I think 35 years, if not more, is a better estimate, but thatâ€™s beside the point. The fact of the matter is that Zimbabwe has regressed under the watch of the likes of our VP and his boss Robert Mugabe.
It is clear therefore that, regardless of the cause of this failure, we need to change the approach to our economic development policies as a country.
It is a pity the VP saw it fit to blame sanctions, but what could he really say – otherwise he would be in trouble for admitting that itâ€™s really all about a leadership crisis, legitimacy, corruption and the lack ofÂ an inclusive solid vision for our nation since independence.
That having been said, I doubt the Zanu (PF) leadership is ignorant on what our fundamental problems are. They have to pretend and sing the sanctions-imperialist line according to the hymn book they have been given by their master – for he will brook no dissent. Itâ€™s a sad spectacle of grown men who must continually blame the West or the past as if they had nothing to do with it. I pity their fate.
Obama made a clear statement; leaders who complain and make excuses that if they leave things will fall apart have in fact failed to lead. It is a clear admission of failure therefore, to say that without a particular leader our country would fall apart. Nothing can be further from the truth.
Secondly analyst Ken Yamatomo also has some lessons for us; a new Zimbabwe cannot be created by those who are rooted in the activist paradigm of the 70â€™s. It needs fresh brains, high energy levels and busy hands to create the Zimbabwe we want.
This is what I have been saying all the time that the problems faced by Zimbabwe can never be solved at the same level of thinking and by the very people who created them. ZANU (PF) is therefore not the solution to our problems, they created them.
We are still carrying too much baggage from the past, and the fallacy that only those involved in the struggle are entitled to lead will continue to arrest our potential while excluding many who have the skills and competence to take us forward. Zimbabweans of all shapes and sizes certainly have the ability and competencies to transform our country into a modern democratic state with a vibrant economy – if only we could embrace a new paradigm of inclusive politics.
Everything to lose
This of course is not about to happen because predatory regimes always hold onto power. They do so, not because they truly believe that they are the best, but because they need to protect their vested economic interests – nothing else. Any change is seen as a threat that is likely to disempower them. They will fight to the death for political power because they have everything to lose.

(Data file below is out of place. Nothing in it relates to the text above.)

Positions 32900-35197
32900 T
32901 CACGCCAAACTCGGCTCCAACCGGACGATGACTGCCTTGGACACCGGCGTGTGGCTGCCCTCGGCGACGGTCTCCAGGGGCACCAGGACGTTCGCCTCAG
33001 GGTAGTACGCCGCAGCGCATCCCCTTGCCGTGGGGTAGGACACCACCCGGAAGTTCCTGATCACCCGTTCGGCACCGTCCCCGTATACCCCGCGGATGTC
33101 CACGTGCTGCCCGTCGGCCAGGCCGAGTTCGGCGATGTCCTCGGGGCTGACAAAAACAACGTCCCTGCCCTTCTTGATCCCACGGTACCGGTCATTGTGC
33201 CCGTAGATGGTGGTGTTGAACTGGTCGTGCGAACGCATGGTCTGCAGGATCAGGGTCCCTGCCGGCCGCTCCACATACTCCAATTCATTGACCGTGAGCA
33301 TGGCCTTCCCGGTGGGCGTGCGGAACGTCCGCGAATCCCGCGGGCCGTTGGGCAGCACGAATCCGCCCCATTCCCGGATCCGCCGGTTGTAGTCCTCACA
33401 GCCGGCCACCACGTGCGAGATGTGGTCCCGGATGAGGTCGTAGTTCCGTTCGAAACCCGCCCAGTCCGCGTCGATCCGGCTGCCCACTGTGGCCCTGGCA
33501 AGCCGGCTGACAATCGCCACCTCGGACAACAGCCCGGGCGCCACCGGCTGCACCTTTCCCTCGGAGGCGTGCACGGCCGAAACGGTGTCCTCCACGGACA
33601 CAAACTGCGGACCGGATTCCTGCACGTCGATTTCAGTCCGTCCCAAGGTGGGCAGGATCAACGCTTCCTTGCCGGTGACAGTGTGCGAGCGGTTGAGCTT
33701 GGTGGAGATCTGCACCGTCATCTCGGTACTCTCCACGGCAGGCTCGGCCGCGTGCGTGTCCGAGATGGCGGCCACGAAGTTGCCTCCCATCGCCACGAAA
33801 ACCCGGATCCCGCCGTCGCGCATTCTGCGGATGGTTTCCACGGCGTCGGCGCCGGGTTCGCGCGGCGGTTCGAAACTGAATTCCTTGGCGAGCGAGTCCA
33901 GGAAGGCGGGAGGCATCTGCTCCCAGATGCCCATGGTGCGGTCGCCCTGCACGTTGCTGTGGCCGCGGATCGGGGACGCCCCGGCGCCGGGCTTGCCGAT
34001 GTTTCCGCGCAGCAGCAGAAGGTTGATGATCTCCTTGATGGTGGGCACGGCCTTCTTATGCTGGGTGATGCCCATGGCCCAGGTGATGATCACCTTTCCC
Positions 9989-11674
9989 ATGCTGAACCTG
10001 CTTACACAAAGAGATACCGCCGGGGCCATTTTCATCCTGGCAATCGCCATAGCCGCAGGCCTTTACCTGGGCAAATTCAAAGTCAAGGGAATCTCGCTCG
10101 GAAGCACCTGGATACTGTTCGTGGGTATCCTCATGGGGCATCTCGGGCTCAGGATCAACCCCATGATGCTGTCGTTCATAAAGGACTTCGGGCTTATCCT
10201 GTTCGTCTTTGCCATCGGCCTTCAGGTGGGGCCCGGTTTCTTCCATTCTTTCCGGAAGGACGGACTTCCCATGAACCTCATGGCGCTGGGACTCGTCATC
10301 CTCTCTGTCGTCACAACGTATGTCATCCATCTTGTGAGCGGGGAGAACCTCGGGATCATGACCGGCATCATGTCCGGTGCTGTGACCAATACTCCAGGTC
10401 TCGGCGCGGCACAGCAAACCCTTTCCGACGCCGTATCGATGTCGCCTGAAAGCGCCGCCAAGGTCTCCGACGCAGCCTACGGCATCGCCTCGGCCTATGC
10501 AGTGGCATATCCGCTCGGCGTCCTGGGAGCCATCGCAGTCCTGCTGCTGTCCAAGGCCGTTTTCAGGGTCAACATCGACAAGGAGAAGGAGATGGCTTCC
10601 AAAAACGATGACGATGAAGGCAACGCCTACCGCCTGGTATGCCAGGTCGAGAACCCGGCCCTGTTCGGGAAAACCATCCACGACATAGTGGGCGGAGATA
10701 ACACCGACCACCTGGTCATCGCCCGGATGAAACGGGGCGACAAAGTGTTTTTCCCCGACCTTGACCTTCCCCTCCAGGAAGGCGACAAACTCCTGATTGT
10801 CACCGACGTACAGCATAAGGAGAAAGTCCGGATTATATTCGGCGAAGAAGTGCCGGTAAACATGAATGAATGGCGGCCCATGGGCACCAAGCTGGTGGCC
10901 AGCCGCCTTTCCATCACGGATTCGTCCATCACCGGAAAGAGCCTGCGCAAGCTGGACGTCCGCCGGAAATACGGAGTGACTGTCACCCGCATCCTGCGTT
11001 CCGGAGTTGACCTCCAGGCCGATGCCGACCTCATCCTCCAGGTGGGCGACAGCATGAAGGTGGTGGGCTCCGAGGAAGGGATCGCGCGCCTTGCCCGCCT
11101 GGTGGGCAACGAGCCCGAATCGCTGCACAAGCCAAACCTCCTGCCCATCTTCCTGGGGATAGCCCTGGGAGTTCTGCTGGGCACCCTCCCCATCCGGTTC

In fact, as I said last week, they are the worst cowards who will even resort to violence and the use of state resources and the infamous security agents if necessary to protect their turf.
Unfortunately the looting machine created over years of patronage and corruption will not be dismantled by free and fair elections. Unless the predatory class has something to gain from change, they will always resist that change. Our challenge is to find the best route forward â€“ and our options are quite limited.
What do we do?
We have only one option and that is to unite against tyranny and challenge the status quo so that it may change. This requires a massive effort to build a new vision for the Zimbabwe we want. Fragmented opposition party politics is not working.
I therefore want to propose a Mujuru-Tsvangirai partnership once more. These two bring political capital and the necessary numbers to create urgency for substantive changes. Despite Mujuruâ€™s past, I think we can benefit from her political capital and despite the 2008 and 2013 bungling by Tsvangirai, he still remains hugely popular. A combination of these two could indeed have a fundamental impact on the future.
I sincerely hope that, since it has now come out that the accusations against Mujuru were manufactured, something we knew about anyway, she does not consider hurrying back into Zanu (PF). For me, that would be the end of her prospects of shaping a new legacy. Tsvangirai must also be smart and embrace what could be his last opportunity to be part of a new dispensation.
We will find that the resistance against such a partnership by some is not because it does not make sense, but because of vested personal interests. People in politics donâ€™t do deals for the country, they do deals to secure their narrow personal interests and to position themselves to benefit. That is not about to change.
Those is Zanu (PF) know that this would be a formidable move so they will do all they can to discourage it while some in the MDC-T might be scared of losing their influence and positions and will also discourage it.
At the rate at which things are deteriorating I really donâ€™t think we can wait until 2018. I urge Zimbabweans to stop looking at the past and rather consider a better future. If these two can create that window of opportunity for us to a better future why should we jump at the opportunity?Â – Vince Musewe is an economist and author based in Harare. You may contact him on [email protected]